2.JOHN VASILIS3 VLAGOPOULOS (VASILIS2, ??1) was born Bef. 1875 in Greece, and died 1936 in Greece2.He married GEORGIA GORFOPULAS, daughter of THEODORE GORFOPOLAS and VENETA GEORGIACOPOLAS.She was born 1866 in Greece, and died Aft. 1936 in Greece. Notes for JOHN VASILIS VLAGOPOULOS: John V. Vlagopoulos came to the United States with his brother Christos around 1900. The worked together on the railroad. They lived in Chicago. John became fairly weathly and moved back to Greece. Back in Greece he lost his riches. Children of JOHN VLAGOPOULOS and GEORGIA GORFOPULAS are:
Notes for BILL VLAGOS: Bill probably died before 1907 when another male child was born and given the name of Bill (actually Vasilis). This name was most important to the family since it was the name of his grandfather, his father's father. Greek tradition called for naming the first male child after the father's father. In addition each male child would have their father's name as their middle name. Thus this child being the first born male was probably named Vasilis Iannis Vlagopoulou (Bill John Vlagos). The next male child born was probably named Georgio Iannis Vlagopoulou (George John Vlagos). The first born female was named after her father's mother, Angelo Datsopulas. Therefore she was named Angelo Iannis Vlagopoulou. All of the females had their fathers name as their middle name. This is the reason that her middle name is Iannis (John).
VENETA JOHN VLAGOS, b. 23 Sep 1897, Pagrati, Greece; d. 13 Jun 1993, Wheaton, Illinois.
GEORGE VLAGOS, b. 1898, Greece; d. 1919.
Notes for GEORGE VLAGOS: George Vlagos died at about age 20. George Vlagopoulos came to the United States at the age of sixteen arriving April 24, 1914 at Ellis Island. The ship Pannonia departed from Patras Greece. According to the ship manifest George was going to Chicago to see his Uncle John Raklios. There were at least 9 other men from Pagrati Greece on this ship including his uncle Christos Vlagopoulos.
GEORGE JOHN VLAGOS, b. 10 Mar 1918, Pagrati, Greece; d. Oct 1970, Pagrati, Greece.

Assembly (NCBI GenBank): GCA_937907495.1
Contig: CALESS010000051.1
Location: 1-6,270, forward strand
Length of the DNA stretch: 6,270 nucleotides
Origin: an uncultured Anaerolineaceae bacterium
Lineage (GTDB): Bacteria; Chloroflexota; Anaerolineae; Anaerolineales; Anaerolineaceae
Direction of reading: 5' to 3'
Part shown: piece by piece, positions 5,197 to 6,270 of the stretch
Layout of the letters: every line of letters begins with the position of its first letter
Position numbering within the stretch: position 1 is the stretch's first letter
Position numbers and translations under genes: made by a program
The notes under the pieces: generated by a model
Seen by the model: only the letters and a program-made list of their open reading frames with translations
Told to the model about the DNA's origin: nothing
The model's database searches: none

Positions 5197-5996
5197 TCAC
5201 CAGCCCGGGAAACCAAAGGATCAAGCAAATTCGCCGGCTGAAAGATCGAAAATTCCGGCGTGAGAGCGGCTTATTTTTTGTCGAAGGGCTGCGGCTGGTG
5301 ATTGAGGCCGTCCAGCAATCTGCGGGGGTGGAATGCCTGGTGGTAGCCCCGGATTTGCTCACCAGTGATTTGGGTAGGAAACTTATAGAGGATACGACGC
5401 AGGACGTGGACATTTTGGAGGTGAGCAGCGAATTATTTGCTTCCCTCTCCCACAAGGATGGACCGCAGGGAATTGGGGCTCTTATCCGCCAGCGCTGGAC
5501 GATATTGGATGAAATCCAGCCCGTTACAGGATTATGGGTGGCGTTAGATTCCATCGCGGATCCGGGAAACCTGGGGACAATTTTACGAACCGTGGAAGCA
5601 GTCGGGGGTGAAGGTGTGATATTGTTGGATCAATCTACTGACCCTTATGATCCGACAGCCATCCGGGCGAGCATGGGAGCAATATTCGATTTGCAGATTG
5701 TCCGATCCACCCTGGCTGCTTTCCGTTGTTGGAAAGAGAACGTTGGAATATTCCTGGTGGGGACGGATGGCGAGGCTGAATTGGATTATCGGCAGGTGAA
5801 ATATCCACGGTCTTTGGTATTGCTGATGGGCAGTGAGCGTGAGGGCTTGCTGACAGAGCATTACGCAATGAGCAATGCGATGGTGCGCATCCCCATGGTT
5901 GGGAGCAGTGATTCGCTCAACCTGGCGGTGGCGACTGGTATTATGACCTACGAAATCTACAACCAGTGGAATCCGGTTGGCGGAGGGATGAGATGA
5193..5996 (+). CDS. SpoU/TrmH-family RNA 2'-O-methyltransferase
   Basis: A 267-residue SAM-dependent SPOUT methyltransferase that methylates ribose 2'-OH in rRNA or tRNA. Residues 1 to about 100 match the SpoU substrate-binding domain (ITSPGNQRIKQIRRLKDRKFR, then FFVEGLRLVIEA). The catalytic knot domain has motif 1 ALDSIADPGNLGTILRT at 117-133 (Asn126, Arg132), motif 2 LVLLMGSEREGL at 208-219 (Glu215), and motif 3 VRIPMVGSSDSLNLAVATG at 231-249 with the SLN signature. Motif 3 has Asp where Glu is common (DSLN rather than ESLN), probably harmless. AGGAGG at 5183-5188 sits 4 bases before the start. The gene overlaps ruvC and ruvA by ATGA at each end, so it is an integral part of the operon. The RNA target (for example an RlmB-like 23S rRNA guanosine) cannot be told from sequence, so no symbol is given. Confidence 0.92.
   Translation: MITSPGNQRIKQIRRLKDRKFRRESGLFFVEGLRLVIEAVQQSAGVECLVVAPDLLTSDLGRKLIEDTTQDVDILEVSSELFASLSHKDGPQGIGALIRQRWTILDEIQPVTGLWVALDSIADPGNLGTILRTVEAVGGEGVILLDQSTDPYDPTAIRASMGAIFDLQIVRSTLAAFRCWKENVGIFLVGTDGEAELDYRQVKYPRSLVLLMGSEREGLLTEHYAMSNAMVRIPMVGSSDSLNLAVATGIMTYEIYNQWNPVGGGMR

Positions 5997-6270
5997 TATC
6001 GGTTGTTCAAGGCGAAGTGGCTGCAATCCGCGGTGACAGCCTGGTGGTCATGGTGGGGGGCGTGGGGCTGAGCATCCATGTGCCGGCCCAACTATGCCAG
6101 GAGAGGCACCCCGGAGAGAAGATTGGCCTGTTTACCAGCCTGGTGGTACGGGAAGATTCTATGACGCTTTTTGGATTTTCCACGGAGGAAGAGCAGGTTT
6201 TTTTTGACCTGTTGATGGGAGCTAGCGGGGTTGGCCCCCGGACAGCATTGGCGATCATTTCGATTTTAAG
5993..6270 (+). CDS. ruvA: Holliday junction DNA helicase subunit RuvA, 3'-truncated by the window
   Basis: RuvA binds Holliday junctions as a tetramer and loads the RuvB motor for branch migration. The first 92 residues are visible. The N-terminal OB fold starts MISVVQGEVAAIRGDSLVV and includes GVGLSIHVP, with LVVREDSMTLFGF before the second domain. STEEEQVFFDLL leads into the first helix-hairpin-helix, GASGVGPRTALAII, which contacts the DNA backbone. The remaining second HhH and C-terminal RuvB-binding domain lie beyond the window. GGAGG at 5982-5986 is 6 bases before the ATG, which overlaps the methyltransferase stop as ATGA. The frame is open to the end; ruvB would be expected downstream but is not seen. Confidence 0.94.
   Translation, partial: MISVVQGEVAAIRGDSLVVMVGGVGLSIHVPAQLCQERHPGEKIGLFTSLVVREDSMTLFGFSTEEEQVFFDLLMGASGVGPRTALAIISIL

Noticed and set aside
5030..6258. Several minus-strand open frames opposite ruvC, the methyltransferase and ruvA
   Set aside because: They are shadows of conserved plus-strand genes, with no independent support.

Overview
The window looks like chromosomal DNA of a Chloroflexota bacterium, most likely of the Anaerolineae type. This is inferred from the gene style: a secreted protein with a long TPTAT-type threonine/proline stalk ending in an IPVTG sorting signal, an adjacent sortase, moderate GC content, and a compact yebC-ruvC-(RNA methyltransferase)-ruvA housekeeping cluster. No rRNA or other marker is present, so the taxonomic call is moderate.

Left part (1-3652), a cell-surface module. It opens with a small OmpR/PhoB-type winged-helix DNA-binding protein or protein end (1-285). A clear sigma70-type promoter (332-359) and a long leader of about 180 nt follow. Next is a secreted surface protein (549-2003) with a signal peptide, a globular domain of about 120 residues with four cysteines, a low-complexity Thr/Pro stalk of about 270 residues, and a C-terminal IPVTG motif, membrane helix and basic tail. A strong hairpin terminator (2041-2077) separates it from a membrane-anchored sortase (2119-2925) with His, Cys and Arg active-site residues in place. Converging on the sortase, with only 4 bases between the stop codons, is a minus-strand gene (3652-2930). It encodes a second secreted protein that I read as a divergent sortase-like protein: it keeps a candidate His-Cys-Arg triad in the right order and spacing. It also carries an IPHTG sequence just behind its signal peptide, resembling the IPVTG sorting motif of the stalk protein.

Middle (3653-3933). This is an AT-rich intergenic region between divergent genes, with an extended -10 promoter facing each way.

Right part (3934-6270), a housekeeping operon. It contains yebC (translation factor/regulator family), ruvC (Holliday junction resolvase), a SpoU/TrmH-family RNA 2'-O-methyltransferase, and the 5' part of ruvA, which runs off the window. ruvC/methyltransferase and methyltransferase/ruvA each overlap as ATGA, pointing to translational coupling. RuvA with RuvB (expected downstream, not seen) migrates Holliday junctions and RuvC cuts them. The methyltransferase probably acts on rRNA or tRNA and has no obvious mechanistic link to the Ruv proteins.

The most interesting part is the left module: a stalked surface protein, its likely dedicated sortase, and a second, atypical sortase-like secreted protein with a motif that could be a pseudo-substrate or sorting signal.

3.JOHN IRAKLIOS3 VLAGOPOULOS (VASILIS2, ??1) was born 17 Mar 1879 in Greece4, and died 19 Nov 1957 in Chicago, Illinois.He married MARY ZYDEL5 19156, daughter of ?? ZYDEL and ??? ??.She was born 1893 in Wisconsin7, and died Unknown. Notes for JOHN IRAKLIOS VLAGOPOULOS: According to the 1910 Chicago census, John and Mary Raklios are listed as "Roomers" in a building located at 27 w Superior Street. They were boarders along with about a dozen others in the same building. No ther Greeks lived there but several lived in the building behind theirs on Huron Street. The person listed as Head of the Household is Hannah Johnson. John is listed as a waiter in a restaurant. It also states that John and Mary had been married for three years. I previously thought that they got married in 1915, but had no solid proof. So they possibly got married in 1907. It further states that John came to the USA in 1903 thru Alabama from Greece and that Mary came in 1905 from Greece. He was listed as 30 and Mary as 23 in 1910. It is unconfirmed that John Leopoldo changed his name to John Raklios when he came to the United States in 1901. We know that John Raklios started up a restaurant business in downtown Chicago the very next year. It was a huge success and he opened at least 21 more restaurants in Chicago. Most of them were in the central business district called the loop. He may have had as many as 34 Raklios cafeterias. Some ot the food for the Raklios restaurants was actually cooked at a Commissary. There were at least eleven Thompson's Restaurants in the Chicago loop by 1901 when John Raklios came to the United States. John also owned two upscale restaurants named Elroy, one at 1117 Lawrence Ave. and one at 68 W. VanBuren St. John Raklios had a partner in the restaurant business named Vasilios (Bill)Coteones (or Cotseones). According the the 1923 City of Chicago Directory John Raklios was president /treasurer of John Raklios and Company and WilliamCoteones was the vice president. Bill Coteones remained very wealthy throughout his life.Coteones was a huge contributor to St. Andrews Church and he is buried under a large monument in Elmwood Cemetery in River Grove, Illinois. His grave stone is very well maintained even though his only daughter died at age seventeen right in front on the families Wilmette home. People said thatCoteones was the nasty one of the two partners. Andrew Chronis was the secretary of the John Raklios company. The companies main office was located at 125 W. Ohio St. In 1928 the office was located at 247-267 E. Ontario St. Two of the restaurants were located on historic Route 66. One at the corner of Jackson Blvd and Halsted Street and one on Adams Street in the Marquette Building. In 1915 John Raklios resided at 900 N. Lasalle St. at which time he owned eleven lunch rooms and one commissary in Chicago. In 1916 he resided at 1702 N. Lasalle and had seven lunch rooms. In 1917 he only listed two lunch rooms in the Chicago City Directory. In 1918 Raklios lived at 1702 N. LaSalle Street according to his World War 1 Draft Registration Card. He was listed as a Naturalized Citizen at the time. It also indicated that he was of average height and stout build. He had brown eyes and black hair. At the height of his career, John Raklios was highly successful and had a huge mansion at 6326 North Sheraton Road overlooking Lake Michigan. Raklios had huge parties is his ballroom. One that was quite famous was when his son, Hercules was christened. Raklios had Holy water flown in from the Jordan River to baptize his son. There were dignitaries that came from as far a way as Greece to attend. The Prince of Greece as well as Bishops and Archbishops came to Raklios' mansion for events. In a book called 'Revolution at the Table: The Transformation of The American Diet' author Harvey Levenstein wrote, in 1988, about Raklios "After two failures with full service restaurants, the Greek immigrant John Raklios realized that what Americans now wanted was cleanliness and the appearance of quality and built a chain of nineteen "luncheonettes" in Chicago on these principles. He advertised that he dealt only with major meat packers, displayed only Heinz and other high quality condiments, and employed only whites as waiters and waitresses. ("Colored help take care of the dishwashing," he said)" John Raklios was the one who sponsored Veneta Vlagos, who was his niece, to come to the U.S. He sent $125 to his cousin John Vlagos, who was Veneta's father on March 29, 1921 so that she could travel to Chicago to live with him. He promised that he would take care of her. He also asked the Consulate General of Greece in Chicago for permission to bring Veneta to the U.S. on February 23, 1921. He received the approval of the Consulate quite easily I am sure because John Raklios was very wealthy and influential. In 1937 Raklios lost his restaurants and unlike BillCotseones he lost his wealth. Soon Raklios filed for bankruptcy. The City of Chicago had passed a law prohibiting restaurants serving food that was not prepared on the premises. This severely hurt Raklios because he only had a few kitchens (commissaries) where the food was prepared and then transported to his cafeterias. At the same time the depression hit. John Raklios got sentenced to prison for not being able to pay off all of his debts. An attorney named John H. Lyle who helped Raklios without getting compensated, won his release from jail by filing a writ on habeas corpus. A federal bankruptcy judge, Archie Cohen, actioned off the last thirteen Raklios restaurants to an attorney named B.H. Matthews on August 9, 1937 for $86,500. Mr Matthews then sold the restaurants to Raklios main competitor, James R. Thompson. After John Raklios lost everything he was scheduled to be on the television show called "This Is Your Life". His wife Mary was already at the TV studio but John never arrived. Apparently he got lost. Mary was on the show without John who was supposed to be the star of the show. The depression and losing everything took its toll on John so much that he lost his mind. Here is an article written about John Raklios in 1940. It appeared in Time Magazine. "Business Second Generation Restaurant Monday, Jun. 10, 1940 As familiar to Chicagoans as Thompson's off-the-arm restaurants was a chain of 23 Raklios eating houses that dotted the Loop and nearby business districts in the early '30s. Almost as familiar was the legend of their bush-browed proprietor John Raklios. He had hit the Loop in 1901, fresh from Greece with $10 in his pocket, had parlayed a basket of fruit into a sidewalk fruit stand, then switched his bet to popular-priced restaurants. In 1928, his top year, his chain did a gross business of $3,600,000, and talkative John Raklios, with a classic "stromberry" accent, counted himself a millionaire, with a $65,000 mansion on Sheridan Road. Depression took John Raklios back to shirtsleeves. Bankruptcy cut his chain to 13 restaurants, and more bad business put them on the block to be bought by Thompson's. Last year John Raklios, 58 and ailing, peddled bread at $25-30 a week for White Baking Co. Chicago newspapers reviewed his rise and fall last August when he was jailed for two days for a $2,000 debt under Illinois' antique debtors' law. Last week, on the window of a shiny, 33-seat restaurant-lunch counter at 330 South Clark Street in the Loop, the name of Raklios appeared again. This time it was followed by two letters that marked the passing of a generation. The sign said "Raklios Jr." Proprietor of the new stand: 22-year-old Hercules John Raklios. His business adviser: old John, who eased up on his bakery rounds on opening day to shake hands with old customers, proudly pasted in his son's window the $5 bill laid down by the first customer, who bought a 5¢ cigar." So, Raklios' son Hercules John opened a restaurant in one of his father's old spaces--330 south Clark which was one of the "full service" restaurant locations.This address is actually around the corner from Jackson, in what is now the Trans-Union Building. That bit about John Raklios being jailed under an "antique debtors' law" is not exactly accurate. Briefly, John Raklios borrowed money under the understanding (according to the lender) that he would use the funds to bid on and buy back some of his restaurant equipment from a bankruptcy auction. He would then (according to the lender) use the re-purchased equipment to start up a single new restaurant. It seems that John did not use the funds for this purpose--he did not participate in the auction at all, or did not prevail, and the lender wanted his money back. When John did not return the money the lender brought charges of loan fraud. John was able to beat the charges on a technicality. But to refer to this as an "antique debtor's law" is a bit misleading, since using borrowed money for other than the stated purpose is still potentially considered fraud. My grandfather Theodore Georgas was one of the people that bid on one of the restaurants and lost the auction. In April 1952 James Annes gave Raklios a job in his loop restaurant after learning how he had lost all of his money and filed for bankrupcy. Mr. Annes had worked for Raklios in 1915 as a counter man. On July 3, 1952 John was taken to Illinois Masonic Hospital by the Sheffield Avenue police after was found he laying in the street gutter at the corner of Barry and Broadway.The policeman immediately recognized the famous Raklios and took him to the hospital. He had been found wandering from home on previous occasions. His health was failing but he was not in serious condition according to an acticle in the Chicago Tribune. Larry Raklios (John's grandson) remembers driving with his parents to Chicago from Seattle upon hearing that his grandfather, John Raklios was very ill. Along the drive they had the radio on in the car . It was tuned into the show with Paul Harvey. Then Paul Harvey announced his sadness at the lost of his close friend John Raklios. This is how John's son (Hercules) and grandchildren learned of the death of John Raklios. He died in Cook County hospital. He was buried in Elmwood cemetery as were most Greeks with a small and simple gravestone. After the death of John Raklios a major movie studio offered Mary Raklios a large amount of money to make the story of John Raklios into a movie. She refused because she was ashamed of what happened to them even though she was poor and really needed the money. The following was written about John Raklios in 1922 in the Press Club of Chicago Official Reference Book: 'John Raklios, restaurateur, found the road to success a hard one to travel. Business depressions, explosions and fires all conspired to work against him but these experiences left him unscarred and today he has caught that fleeting thing called success. He is at the helm of a $500,000 restaurant business, which operates in every part of Chicago. He is also director of the Altas Exchange National Bank. Mr. Raklios was born in Greece in 1879; s. of Jenny (Johnson) and Hercules Raklios. He was educated in schools in Greece. In 1915, he married Mary Zydel, Chicago. Children: Helen, Hercules. When Mr. Raklios set foot in the United States in 1900, he had just $10. His first venture was peddling fruit in Chicago loop office buildings. He then entered the flower business, but this proved disastrous and he opened a restaurant at 489 S. State Street. Poor business forced him to sell out. With two partners, he opened a restaurant at State and Harrison Streets. A gas explosion wiped out the business and left him $2000 in debt. By obtaining an extension from his creditors, he was able to start anew at 613 S. Kedzie Ave. Here he prospered, was able to wipe out all of his debts and build a nucleus for a $500,000 Raklios Restaurant Corporation. As he bought more restaurants, he established a commissary at 125 W. Ohio Street, where also are located his offices. Mr. Raklios resides at 6336 Sheridan Rd. Article in the Chicago Trinune about his death: "1957-11-20 Chicago Tribune (IL) JOHN RAKLIOS DIES; EX-OWNER OF CAFE CHAIN Depression Wiped Out 4 Million Fortune Edition: Chicago Tribune John Raklios, a Greek immigrant who once owned a chain of 32 restaurants and had a 4 million dollar fortune, died yesterday in County hospital at the age of 77. he went bankrupt during the depression, when long term leases he had signed on choice locations during the boom days, ate up not only his profits but capital as well. Raklios arrived in Chicago from Athens in 1901 with $10, and got a job scrubbing floors. Four years later, he opened his first restaurant at 489 S. State st. His Own Bakery Later he owned a total of 32 restaurants, but not all at one time, since he kept closing some of the old restaurants while opening new ones. At the peak of his prosperity, he operated his own bakery, and paid $70,000 cash for a home at 6326 Sheridan rd. His daughter, Virginia, was christened with water brought to Chicago from the river Jordan. On one occasion, Raklios was host to Crown Prince Paul of Greece. Altho in failing health, Raklios planned several comebacks in the intervening years, but something always interfered. For several years he has lived with his wife, Mary, at 4227 Broadway. Signed Too Many times Raklios blamed the loss of his fortune on "signing my name too many times." Raklios entered County hospital last Friday, suffering from a severe cold. A hospital spokesman attributed death to bronchial pneumonia and a heart ailment. Besides his wife, he leaves a son, Hercules John, of Bunkie, La., and two daughters, Mrs. Helen Akers and Mrs. Virginia Witamaki. PHOTO CAPTION: Raklios Memo: Photo Copyright 1957, Chicago Tribune. For permission to reprint, contact Chicago Tribune. Record Number: 19571120ob009 " More About JOHN IRAKLIOS VLAGOPOULOS: Burial: 23 Nov 1957, Elmwood Cemetery, River Grove, Illinois Cause of Death: bronchial pneumonia & a heart ailment Medical Information: Stroke in 1959 Notes for MARY ZYDEL: Mary was employed by Raklios as a cashier which was how they met and married. More About JOHN VLAGOPOULOS and MARY ZYDEL: Marriage: 19158 Children of JOHN VLAGOPOULOS and MARY ZYDEL are: